web analytics

The smartest guys in the room

Written By: - Date published: 7:08 am, December 24th, 2022 - 9 comments
Categories: Abuse of power, business, Economy, energy, sustainability - Tags:

Readers may remember Enron, the large US corporation that claimed revenues of nearly $101 billion during 2000 and which was described by Fortune Magazine as “America’s Most Innovative Company” for six consecutive years.

It all ended in tears.  Reporters dug behind the glossy surface and concluded that it was essentially a pack of cards and that huge amounts of wealth were generated by shoddy accounting practices.  An intrepid reporter analysed the cash flow and worked out that its market value was hopelessly overstated.

At this time directors knew they were in control of a lemon and were secretly offloading their shares as they were publicly pushing people to keep buying.  Senior figures went to jail.  Lots of people lost money.

One particularly disturbing aspect of its behaviour was its contribution to rolling power outages in California.  Enron traders were revealed as intentionally encouraging the removal of power from the market by persuading suppliers to shut down plants to perform unnecessary maintenance.  That way price levels spiked and large profits were booked.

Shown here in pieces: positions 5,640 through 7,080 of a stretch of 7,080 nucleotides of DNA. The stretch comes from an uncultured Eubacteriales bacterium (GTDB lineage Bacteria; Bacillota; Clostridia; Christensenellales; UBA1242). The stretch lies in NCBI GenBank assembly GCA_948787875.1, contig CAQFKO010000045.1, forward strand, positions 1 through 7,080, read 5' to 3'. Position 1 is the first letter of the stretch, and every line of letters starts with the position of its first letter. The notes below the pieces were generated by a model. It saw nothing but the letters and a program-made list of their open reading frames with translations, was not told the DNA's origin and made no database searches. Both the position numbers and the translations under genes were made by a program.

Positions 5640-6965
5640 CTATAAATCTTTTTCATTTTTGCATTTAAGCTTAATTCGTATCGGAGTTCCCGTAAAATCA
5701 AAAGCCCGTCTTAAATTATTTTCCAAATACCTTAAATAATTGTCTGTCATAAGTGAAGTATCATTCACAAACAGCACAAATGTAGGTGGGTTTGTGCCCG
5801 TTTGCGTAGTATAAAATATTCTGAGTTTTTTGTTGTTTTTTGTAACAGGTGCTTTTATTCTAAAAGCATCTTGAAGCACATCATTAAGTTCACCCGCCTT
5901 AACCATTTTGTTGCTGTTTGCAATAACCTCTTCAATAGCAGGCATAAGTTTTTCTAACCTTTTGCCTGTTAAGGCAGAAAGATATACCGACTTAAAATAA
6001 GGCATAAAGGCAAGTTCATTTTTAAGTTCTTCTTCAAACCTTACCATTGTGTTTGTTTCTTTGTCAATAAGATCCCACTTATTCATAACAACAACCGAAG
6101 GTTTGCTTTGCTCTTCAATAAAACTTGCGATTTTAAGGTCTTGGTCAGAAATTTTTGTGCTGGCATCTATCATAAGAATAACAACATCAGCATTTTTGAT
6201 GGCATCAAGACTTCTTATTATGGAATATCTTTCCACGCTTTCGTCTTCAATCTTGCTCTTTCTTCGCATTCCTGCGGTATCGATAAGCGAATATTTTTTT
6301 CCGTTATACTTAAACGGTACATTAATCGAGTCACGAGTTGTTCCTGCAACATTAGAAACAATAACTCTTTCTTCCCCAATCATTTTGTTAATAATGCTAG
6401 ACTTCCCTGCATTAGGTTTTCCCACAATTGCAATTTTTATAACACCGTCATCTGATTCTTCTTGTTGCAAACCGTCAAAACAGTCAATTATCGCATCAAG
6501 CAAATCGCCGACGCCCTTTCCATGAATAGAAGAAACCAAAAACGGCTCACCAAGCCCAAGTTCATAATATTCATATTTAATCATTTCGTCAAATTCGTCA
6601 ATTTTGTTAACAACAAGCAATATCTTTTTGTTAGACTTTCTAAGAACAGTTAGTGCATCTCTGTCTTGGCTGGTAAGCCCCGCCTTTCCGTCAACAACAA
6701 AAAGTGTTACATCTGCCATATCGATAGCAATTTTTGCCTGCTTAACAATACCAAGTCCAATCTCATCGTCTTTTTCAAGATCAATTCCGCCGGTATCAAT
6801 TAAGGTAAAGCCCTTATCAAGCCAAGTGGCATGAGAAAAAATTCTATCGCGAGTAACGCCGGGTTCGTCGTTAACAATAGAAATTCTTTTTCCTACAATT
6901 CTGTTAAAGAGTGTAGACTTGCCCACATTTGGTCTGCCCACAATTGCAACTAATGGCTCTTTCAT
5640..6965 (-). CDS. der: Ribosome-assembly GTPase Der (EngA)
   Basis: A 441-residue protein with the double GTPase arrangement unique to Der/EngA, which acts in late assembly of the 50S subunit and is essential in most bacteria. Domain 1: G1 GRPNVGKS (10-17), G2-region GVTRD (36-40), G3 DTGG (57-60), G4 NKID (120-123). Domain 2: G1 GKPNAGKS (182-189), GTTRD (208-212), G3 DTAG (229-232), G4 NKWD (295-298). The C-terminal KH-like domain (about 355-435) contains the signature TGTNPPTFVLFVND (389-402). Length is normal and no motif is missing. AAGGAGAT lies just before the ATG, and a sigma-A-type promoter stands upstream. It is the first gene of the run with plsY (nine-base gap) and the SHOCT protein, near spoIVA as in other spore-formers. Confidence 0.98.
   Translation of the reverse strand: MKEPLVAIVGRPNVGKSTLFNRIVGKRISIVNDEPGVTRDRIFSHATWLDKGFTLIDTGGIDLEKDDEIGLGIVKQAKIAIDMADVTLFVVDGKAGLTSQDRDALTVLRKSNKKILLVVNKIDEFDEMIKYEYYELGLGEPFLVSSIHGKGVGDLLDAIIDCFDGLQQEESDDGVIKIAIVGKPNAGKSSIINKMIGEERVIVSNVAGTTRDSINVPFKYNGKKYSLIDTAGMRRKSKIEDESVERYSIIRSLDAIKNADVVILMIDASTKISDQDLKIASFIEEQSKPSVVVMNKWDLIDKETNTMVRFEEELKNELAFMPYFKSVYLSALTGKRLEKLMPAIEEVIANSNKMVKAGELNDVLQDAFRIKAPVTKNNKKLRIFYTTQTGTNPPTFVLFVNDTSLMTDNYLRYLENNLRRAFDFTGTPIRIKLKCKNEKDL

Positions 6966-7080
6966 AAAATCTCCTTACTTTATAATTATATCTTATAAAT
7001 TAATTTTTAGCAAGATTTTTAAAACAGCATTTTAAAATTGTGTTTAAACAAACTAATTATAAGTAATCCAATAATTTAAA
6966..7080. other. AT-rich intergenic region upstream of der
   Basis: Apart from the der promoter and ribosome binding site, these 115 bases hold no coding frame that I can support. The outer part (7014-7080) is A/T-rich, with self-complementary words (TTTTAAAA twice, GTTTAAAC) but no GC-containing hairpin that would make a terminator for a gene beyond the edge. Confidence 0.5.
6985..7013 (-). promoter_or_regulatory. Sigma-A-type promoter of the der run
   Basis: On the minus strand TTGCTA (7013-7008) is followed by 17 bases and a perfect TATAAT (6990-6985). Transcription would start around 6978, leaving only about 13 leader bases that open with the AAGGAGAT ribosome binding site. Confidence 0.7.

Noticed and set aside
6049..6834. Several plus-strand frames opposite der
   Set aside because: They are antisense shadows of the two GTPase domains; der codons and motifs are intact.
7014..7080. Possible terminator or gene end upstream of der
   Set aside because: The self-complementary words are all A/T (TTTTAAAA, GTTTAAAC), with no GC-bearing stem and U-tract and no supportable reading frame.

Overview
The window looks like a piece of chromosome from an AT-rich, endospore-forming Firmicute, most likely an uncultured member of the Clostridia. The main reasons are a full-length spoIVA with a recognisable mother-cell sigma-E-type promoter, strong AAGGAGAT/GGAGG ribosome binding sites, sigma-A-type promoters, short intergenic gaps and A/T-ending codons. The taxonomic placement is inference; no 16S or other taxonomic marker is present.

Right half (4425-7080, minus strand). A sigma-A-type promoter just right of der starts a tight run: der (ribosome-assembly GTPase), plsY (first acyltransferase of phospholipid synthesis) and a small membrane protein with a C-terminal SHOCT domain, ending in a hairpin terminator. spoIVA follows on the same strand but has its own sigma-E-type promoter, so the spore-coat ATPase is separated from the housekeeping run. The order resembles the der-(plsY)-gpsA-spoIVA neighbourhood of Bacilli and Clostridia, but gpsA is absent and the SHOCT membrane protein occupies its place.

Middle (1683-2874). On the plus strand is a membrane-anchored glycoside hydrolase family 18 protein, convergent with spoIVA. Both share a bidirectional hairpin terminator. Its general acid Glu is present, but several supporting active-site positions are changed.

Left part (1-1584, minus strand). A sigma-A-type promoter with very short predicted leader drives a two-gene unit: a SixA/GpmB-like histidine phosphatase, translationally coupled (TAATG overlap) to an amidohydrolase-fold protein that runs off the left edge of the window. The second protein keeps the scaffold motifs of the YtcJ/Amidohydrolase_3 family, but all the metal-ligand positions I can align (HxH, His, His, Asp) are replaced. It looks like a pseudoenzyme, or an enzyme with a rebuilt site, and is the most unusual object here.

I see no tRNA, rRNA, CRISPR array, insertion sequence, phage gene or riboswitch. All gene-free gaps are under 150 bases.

There is a really interesting documentary about the episode called “Enron: the smartest guys in the room” which perfectly captures the testosterone sense of superiority displayed by Enron’s senior management.

Here is the trailer.

The film can be seen on Youtube.

What made me think about this is recent news about actions by Vector which has resulted in the Commerce Commission issuing a warning letter for likely contravention of various rules.

One News has the details:

Electricity giant Vector has backed down on moves the Commerce Commission say “would have cost its customers millions of dollars over the coming decades” after an investigation.

The Commission’s deputy chairperson Sue Begg said the investigation began two years ago.